Security Deposits: Landlord and Tenant Obligations

Colorado’s Security Deposit Act (C.R.S. §38-12-101, et seq.) was adopted to provide relief to residential tenants wrongfully deprived of their security deposits. The statute was also designed to equalize the disparity in power between landlords and tenants in disputes over relatively small amounts of money. The statute does not apply to non-residential, commercial leases.

Landlords are entitled to deduct from a residential security deposit those amounts owing by the tenant for unpaid rent, utilities, repairs, and damages to the property. Landlords cannot retain any portion of the security deposit to cover normal wear and tear. If there is actual cause to keep all or some of a security deposit, a landlord must provide the tenant a written statement listing the exact reasons for the retention of any portion of the security deposit. That statement, together with any unused portion of the security deposit, must be delivered to the tenant within one month after termination of the lease or surrender and acceptance of the residential premises, whichever occurs last. A specific lease provision can extend this period up to 60 days but not longer.  The landlord is deemed to be in compliance by timely mailing the statement and any remaining portion of the security deposit to the last known address of the tenant. Thus, tenants are advised to provide landlords with a forwarding address — in writing — before moving out.

If a landlord fails to timely provide the written statement outlining the exact reasons for retaining all or some of the security deposit, the landlord statutorily forfeits the right to retain any portion of the deposit and the tenant is entitled to the return of the entire deposit. The tenant can then file a lawsuit for three times the amount of the security deposit withheld together with the tenant’s costs and attorney fees.  First, however, the tenant is required to write a letter to the landlord advising the landlord of the tenant’s intent to file the lawsuit a minimum of seven days in advance of actually filing the lawsuit. If the landlord does not then return the entire security deposit during this seven day period, the landlord will subject to liability for treble damages, costs and attorneys’ fees.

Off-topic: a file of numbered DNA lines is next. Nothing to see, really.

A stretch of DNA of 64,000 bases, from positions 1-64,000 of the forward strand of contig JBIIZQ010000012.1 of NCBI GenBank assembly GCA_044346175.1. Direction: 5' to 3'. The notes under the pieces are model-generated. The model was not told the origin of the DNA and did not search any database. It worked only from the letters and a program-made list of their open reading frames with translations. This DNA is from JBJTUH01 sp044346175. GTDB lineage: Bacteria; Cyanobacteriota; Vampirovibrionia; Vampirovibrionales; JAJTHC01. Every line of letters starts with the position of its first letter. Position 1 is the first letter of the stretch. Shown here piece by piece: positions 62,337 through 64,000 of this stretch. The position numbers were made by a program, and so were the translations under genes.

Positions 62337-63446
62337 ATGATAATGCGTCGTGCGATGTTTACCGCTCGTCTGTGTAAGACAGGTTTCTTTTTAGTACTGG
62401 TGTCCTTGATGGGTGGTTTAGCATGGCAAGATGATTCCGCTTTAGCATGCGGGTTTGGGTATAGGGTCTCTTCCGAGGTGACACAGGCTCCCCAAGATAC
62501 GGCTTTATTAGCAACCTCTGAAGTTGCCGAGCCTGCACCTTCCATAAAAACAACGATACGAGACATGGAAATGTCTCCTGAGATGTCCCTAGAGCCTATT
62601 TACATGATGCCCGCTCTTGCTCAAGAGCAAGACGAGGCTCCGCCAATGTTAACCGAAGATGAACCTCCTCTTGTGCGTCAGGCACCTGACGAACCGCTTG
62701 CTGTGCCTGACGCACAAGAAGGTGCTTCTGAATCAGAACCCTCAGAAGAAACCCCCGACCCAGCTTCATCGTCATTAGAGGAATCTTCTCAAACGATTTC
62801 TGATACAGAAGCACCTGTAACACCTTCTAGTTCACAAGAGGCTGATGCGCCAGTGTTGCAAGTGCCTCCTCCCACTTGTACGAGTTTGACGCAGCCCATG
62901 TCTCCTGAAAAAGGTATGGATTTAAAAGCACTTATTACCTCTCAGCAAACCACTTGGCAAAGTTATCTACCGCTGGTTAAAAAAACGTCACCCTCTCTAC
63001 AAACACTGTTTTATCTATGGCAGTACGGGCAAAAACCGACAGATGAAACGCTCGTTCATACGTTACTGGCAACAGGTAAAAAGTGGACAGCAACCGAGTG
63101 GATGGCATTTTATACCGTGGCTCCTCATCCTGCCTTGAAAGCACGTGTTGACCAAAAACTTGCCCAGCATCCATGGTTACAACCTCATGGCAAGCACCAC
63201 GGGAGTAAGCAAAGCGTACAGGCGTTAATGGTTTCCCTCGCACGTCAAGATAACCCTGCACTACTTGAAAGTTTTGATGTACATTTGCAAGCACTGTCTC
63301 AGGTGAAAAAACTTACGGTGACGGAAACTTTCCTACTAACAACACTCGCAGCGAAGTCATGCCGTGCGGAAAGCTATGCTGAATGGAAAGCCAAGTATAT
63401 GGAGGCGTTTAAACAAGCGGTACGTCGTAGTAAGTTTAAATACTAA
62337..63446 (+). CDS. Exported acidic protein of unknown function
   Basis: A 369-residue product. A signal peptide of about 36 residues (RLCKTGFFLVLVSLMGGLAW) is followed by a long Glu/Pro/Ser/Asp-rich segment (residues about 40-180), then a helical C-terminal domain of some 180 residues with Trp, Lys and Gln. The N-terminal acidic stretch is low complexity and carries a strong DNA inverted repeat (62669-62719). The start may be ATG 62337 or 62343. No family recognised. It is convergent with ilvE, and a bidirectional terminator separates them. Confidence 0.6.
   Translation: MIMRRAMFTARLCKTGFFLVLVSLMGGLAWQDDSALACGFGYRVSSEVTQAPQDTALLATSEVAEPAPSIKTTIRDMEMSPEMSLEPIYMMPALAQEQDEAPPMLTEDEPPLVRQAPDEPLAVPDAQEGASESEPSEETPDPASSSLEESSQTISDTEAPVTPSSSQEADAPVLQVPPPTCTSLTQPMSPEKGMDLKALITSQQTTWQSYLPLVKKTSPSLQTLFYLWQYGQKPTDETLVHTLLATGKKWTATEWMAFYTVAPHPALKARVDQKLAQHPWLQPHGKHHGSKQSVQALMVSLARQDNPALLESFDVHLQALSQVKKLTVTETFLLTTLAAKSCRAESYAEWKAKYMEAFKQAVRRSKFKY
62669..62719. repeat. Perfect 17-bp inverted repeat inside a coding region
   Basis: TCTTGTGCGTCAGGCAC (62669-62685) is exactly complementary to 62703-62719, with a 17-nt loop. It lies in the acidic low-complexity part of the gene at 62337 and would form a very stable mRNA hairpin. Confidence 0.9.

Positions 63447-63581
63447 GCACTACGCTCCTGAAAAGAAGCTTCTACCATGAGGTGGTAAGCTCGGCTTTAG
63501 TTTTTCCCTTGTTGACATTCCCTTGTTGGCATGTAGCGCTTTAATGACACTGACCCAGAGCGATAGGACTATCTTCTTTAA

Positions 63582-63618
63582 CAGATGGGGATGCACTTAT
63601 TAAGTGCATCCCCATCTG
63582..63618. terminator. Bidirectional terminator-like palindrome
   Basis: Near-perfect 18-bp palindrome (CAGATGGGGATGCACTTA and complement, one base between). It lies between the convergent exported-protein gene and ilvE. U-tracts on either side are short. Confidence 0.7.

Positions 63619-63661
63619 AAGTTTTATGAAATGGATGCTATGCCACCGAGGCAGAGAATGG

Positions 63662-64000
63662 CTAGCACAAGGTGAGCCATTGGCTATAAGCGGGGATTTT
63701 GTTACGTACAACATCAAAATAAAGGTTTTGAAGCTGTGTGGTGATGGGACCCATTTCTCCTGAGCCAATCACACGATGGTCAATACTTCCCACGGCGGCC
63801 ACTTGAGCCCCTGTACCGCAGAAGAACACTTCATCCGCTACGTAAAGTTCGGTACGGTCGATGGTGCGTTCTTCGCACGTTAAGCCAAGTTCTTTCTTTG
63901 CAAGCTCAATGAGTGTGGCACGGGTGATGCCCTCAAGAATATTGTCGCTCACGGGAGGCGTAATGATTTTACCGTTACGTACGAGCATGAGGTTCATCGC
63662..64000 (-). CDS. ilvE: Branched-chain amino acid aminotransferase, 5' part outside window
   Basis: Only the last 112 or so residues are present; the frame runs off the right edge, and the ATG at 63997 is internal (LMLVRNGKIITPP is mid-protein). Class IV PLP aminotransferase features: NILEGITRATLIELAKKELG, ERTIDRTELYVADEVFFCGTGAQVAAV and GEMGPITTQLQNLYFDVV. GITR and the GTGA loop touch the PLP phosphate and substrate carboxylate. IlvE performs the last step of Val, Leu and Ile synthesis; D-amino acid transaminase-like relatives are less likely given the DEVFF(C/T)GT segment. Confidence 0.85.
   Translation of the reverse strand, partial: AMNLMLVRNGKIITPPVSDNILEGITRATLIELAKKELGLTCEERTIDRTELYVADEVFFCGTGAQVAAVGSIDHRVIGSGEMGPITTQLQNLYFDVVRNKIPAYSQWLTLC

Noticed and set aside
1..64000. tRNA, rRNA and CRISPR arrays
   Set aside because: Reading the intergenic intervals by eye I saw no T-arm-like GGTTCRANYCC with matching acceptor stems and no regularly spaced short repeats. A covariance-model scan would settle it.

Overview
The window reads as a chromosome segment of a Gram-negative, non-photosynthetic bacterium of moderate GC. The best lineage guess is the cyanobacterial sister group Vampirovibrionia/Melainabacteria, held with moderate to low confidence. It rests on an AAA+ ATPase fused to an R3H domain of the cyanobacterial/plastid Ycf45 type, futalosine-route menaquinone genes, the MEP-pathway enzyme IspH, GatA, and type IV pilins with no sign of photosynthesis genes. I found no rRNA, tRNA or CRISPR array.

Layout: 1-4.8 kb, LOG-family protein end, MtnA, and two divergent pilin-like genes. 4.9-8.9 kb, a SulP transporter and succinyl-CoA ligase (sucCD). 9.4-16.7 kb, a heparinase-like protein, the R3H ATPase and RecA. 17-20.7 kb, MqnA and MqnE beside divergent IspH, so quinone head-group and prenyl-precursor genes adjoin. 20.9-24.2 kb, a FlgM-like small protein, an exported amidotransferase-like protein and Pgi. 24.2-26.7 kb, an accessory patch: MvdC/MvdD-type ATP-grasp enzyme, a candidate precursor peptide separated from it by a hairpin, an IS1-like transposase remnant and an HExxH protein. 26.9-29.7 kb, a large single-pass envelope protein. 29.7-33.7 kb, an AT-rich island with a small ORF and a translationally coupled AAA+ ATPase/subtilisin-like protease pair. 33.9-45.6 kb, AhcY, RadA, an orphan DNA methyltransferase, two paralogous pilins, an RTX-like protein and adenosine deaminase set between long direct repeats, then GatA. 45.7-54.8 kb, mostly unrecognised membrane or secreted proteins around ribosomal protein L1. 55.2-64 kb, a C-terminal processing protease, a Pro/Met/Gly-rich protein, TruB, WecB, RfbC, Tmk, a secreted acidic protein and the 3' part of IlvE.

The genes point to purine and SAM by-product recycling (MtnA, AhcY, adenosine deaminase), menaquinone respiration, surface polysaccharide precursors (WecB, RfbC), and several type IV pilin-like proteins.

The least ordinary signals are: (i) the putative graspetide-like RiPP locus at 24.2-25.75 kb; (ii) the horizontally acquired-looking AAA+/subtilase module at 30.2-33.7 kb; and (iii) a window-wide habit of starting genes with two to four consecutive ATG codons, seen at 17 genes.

Landlords should be aware of possible exposure even in situations where a written statement is timely delivered. If a tenant disputes the propriety of a landlord’s retention of any portion of a security deposit, that tenant can still provide the written notice of intent to sue.  In such a lawsuit, even if the landlord complied with the written statement requirement, the landlord still bears the burden of proving that the retention was not wrongful. If the landlord is not successful in meeting that burden, it can still be liable for treble damages and attorney fee penalties.

Thus, landlords should not be too quick to keep security deposits. When they do so, the statute must be followed and landlords should maintain substantial documentation. Landlords also need to be aware that the attorney fee provision in the statute is a one-way street. Thus, even if a landlord prevails at a trial, it could end up spending more on attorney fees than the amount of the security deposit in dispute. Thus, Landlords are advised to immediately consult with an attorney upon receipt of any demand letter from a tenant whose security deposit (or any portion thereof) has been retained. Tenants are also advised to consult with an attorney to discuss their rights and obligations under Colorado law prior to making a written demand for return of a security deposit.

The attorneys at Karsh Gabler Call PC are experienced in representing both landlords and tenants with regard to residential and commercial lease disputes and a wide range of other legal issues.  Please feel free to contact us at (303) 759-9669.